By Owen Davis
In the not-so-olden days, education came in one form — a teacher and a classroom. Whether learners were in kindergarten or adults in work-related classes, learning had the same delivery method.
Times have changed. Today's workplace requires ongoing education from employees at every level. Yet workplace trends now make traditional learning environments almost impossible to successfully implement. Heightened productivity means less time to sit in classes. A mobile workforce and the rise of telecommuting make centralized classes counterproductive. Recent research shows that different people learn best in different ways. Put it all together and the prospect of continually training employees using the same old methods looks unlikely to succeed.
That's where "blended learning" comes in. Blended learning is the technique of teaching material through a variety of methods that reinforce each other and engage learners in different ways. Blended learning uses the power of the Internet and the self-service ease of online learning delivery while still utilizing the best features of classroom interaction and live instruction.
Blended learning is an essential new tool for companies that want to remain competitive in today's market. As traditional methods become less feasible due to cost, geography and time constraints, blended learning is emerging as the best option for successful workplace learning.
To make blended learning work for your company, you'll need to understand what it is and what challenges await when it is first implemented.
How Blended Learning Works
Blended learning recognizes that many employees learn best when they have some control over their learning schedule. At the same time, having a high-level schedule framework with assignments due on specified dates can help to hold learners accountable. Blended learning programs use Web seminars, conference calls, online collaborative distance learning programs and teleclasses to engage learners in a classroom-like environment where they can also encourage and challenge each other, forming relationships that can extend beyond the class environment. Blended learning may also involve interaction with a live facilitator through group conference calls and one-on-one phone or Web coaching to address individual needs.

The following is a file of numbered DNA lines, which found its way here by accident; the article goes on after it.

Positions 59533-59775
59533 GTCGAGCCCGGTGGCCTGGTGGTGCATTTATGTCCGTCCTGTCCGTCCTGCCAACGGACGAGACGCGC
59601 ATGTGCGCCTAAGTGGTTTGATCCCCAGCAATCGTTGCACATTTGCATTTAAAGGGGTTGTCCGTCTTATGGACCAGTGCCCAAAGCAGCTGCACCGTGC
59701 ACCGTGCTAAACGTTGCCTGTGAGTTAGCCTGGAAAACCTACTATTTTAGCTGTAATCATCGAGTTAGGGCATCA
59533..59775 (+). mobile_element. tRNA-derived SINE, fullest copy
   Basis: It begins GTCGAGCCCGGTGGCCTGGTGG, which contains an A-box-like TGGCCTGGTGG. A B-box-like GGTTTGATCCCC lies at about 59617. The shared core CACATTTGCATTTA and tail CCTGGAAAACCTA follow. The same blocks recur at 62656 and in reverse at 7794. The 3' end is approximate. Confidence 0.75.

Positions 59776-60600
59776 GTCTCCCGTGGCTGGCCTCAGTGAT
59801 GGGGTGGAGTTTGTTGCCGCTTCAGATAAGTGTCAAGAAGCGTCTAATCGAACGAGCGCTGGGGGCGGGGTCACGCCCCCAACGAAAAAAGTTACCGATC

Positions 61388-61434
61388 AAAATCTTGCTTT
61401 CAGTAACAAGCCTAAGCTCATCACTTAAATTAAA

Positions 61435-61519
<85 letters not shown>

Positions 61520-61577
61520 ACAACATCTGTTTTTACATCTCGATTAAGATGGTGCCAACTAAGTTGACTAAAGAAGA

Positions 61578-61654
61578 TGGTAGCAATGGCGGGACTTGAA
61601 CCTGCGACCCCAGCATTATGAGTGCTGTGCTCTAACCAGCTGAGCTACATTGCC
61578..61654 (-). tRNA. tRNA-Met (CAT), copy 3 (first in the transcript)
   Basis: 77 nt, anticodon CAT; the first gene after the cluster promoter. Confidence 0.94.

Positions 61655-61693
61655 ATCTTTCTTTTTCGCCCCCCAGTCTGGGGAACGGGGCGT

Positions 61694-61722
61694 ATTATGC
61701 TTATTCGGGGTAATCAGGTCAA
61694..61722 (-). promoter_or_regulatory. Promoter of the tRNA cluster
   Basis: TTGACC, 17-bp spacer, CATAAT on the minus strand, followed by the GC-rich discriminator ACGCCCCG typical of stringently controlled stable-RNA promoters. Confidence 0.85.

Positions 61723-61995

Some blended learning environments may begin with a live class in a traditional classroom and then deliver the majority of the learning content through self-study workbooks or via the Internet. Students may reconvene for demonstrations, role playing or a final wrap-up. Other programs are entirely conducted via phone and e-mail but still maintain high-touch through a dynamic facilitator who spends live call time with participants as a group or as individuals.
The success of Internet marketing gurus such as Michael Port and Travis Greenlee can be traced directly to their proficiency in effectively creating blended learning environments that utilize multiple delivery methods. Group phone calls, an online classroom environment that facilitates sharing and interaction among participants, blogs, Web audio, brainstorming class and Web seminars combine with the use of workbooks, e-books, traditional textbooks, handouts and online quizzes to challenge and engage students.
A key success factor in blended learning environments is to create high quality interaction between the students and the instructor as well as among students. The best programs combine directed and self-paced study while also having an effective way to answer questions, provide assessment and collaborate with peers. If a test for certification is appropriate, this can also be added to the online component and participants can immediately print their own certificate upon successful completion.
Learners who have completed a blended learning program can be encouraged to continue participating and learning through access to white papers, knowledge bases and update sessions. "Alumni" can be encouraged to stay in touch, facilitating better peer collaboration and intra-group networking.